Advanced Energy Control

How to Integrate Energy Analysis with Energy Control in Your Building Portfolios

When we talk about energy management, not only does it involve a thorough analysis of the energy consumption that is produced in buildings, but we must also carry out energy and functional control. So, how do we integrate the energy analysis with Building Portfolio Control?

Discover the types of control in buildings, differentiating between them energy control. Learn about advanced energy control technologies in this article:


Energy Efficiency for Real Estate

In energy management the word “control” is used today to refer to two types of process: 

Functional Control & Automation 

Energy Control

This refers to predetermined “orders” with which a system is configured. It is expected that it will do the same every day. Advanced smart tools that control the building’s energy behaviour in real time.
Example: configure the HVAC system’s software (BMS) to turn on the air conditioning at 8 am and turn it off at 7 pm. Example: my Energy Management System knows that today will be a very hot day. Therefore, it decides to activate the free cooling of my HVAC devices between 6 am and 8 am so fresh air comes in from outside, before the HVAC starts the cooling.

Automation and Control: Differences between BAS, SCADA, BMS and Energy Management Systems

As you can see, they are two radically different concepts of control. The control of automations and simple functions has been seen for many years in building portfolios.

This control is usually carried out through “automation” technologies. They are usually known as BAS (Building Automation Systems). They are NOT the same as an EMS: E:

What if my building has a SCADA? Can I not control energy with that? Unfortunately the answer is NO.

It is a common mistake to think that a SCADA can be used to manage, analyse and control the energy consumption of the building. We are talking about two technologies with completely opposite DNAs:

7-differences-SCADA-EMS

What is an API?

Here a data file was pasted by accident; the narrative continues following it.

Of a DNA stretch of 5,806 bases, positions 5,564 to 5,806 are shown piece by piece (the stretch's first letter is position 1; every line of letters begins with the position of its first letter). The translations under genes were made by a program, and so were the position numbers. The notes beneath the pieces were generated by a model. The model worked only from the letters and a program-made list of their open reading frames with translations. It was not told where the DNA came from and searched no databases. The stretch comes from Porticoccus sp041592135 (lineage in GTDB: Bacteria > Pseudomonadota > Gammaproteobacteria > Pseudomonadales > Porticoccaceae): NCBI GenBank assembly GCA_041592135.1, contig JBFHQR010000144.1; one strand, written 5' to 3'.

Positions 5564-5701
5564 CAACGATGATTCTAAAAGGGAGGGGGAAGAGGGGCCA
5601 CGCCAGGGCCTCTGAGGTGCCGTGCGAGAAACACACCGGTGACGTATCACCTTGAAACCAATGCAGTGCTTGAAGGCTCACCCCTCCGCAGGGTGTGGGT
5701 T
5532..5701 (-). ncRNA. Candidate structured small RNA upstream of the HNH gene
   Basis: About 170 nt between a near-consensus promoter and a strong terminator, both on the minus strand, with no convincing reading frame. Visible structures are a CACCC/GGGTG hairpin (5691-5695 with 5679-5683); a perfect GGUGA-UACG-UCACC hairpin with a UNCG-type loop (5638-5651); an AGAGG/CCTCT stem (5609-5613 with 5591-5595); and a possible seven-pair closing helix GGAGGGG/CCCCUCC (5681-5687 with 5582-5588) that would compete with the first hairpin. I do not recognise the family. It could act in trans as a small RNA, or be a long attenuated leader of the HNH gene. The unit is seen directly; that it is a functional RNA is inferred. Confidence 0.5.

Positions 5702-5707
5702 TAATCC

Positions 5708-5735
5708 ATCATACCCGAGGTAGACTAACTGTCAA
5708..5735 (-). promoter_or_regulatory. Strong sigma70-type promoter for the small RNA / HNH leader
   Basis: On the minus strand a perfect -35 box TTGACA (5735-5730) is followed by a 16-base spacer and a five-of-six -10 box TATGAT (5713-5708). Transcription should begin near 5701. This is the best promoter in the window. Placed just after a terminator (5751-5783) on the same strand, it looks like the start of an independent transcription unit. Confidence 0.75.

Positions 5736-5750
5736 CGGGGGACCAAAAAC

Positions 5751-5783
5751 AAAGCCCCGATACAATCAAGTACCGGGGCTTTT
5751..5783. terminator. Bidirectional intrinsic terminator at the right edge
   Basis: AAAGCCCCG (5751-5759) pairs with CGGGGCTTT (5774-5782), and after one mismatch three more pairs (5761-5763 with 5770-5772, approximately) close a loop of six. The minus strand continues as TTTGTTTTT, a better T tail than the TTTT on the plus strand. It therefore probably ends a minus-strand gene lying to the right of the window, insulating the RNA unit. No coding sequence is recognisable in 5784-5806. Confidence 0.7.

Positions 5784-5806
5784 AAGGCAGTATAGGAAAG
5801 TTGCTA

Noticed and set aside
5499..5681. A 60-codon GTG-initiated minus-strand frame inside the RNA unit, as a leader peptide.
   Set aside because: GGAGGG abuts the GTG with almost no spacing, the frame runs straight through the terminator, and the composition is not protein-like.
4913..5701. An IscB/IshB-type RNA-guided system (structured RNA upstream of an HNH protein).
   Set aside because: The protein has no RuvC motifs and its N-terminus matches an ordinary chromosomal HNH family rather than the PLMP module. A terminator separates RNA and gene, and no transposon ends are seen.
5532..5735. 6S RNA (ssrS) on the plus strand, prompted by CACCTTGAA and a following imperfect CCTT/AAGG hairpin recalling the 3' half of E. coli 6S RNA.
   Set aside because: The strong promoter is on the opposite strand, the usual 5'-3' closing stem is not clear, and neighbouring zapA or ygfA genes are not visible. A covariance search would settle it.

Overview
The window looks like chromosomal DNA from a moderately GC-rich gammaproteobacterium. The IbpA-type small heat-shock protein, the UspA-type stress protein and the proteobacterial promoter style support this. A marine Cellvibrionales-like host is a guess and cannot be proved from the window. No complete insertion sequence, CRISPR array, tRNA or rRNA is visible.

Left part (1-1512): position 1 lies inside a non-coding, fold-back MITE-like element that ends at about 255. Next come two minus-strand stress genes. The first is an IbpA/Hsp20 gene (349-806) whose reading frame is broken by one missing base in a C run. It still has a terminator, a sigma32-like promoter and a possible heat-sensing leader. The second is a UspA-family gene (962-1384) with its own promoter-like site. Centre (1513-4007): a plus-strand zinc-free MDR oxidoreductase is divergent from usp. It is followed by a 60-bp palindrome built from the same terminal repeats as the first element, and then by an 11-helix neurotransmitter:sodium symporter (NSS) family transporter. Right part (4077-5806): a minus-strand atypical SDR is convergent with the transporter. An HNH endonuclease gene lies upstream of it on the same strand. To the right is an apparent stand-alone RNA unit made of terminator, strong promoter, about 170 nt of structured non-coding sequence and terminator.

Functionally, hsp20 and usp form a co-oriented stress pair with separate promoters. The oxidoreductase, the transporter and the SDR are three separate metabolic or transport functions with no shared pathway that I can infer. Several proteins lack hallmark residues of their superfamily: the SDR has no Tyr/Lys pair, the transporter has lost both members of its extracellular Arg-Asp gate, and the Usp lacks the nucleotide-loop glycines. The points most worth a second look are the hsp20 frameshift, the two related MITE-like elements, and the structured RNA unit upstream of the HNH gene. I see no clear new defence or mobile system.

API stands for Application Programme Interface. It is basically a code that allows computer programmes to talk to each other.open API for energy data

Software development changed forever when the REST and SOAP standardisation protocols reached the market almost 20 years ago. In the energy sector, this change had a massive impact. Suddenly we could send and receive standardised information from any energy distribution company device or meter, in real time.

If an API is open it means that it is published on the internet and anyone can use it to build applications “on top” of it or integrate existing applications to extend the original functionality of the platform with new tools.

For example, DEXMA’s energy management software is one of the few that offers an open API to analyse energy and other data. So you can even connect an ERP with DEXCell Energy Manager.

 

oftware development changed forever when the REST and SOAP standardisation protocols reached the market almost 20 years ago. In the energy sector, this change had a massive impact. Suddenly we could send and receive standardised information from any energy distribution company device or meter, in real time.

If an API is open it means that it is published on the internet and anyone can use it to build applications “on top” of it or integrate existing applications to extend the original functionality of the platform with new tools.

For example, DEXMA’s energy management software is one of the few that offers an open API to analyse energy and other data. So you can even connect an ERP with DEXCell Energy Manager.

Advanced Energy Control: Bots, Gamification, Demand Response…

Until very recently the concept of “control” in the world of energy management only related to automatisms.

For example, controlling when lights are turned on and off in common areas of a building or being able to remotely programme and operate HVAC machines in a building. Yes, these actions help save energy.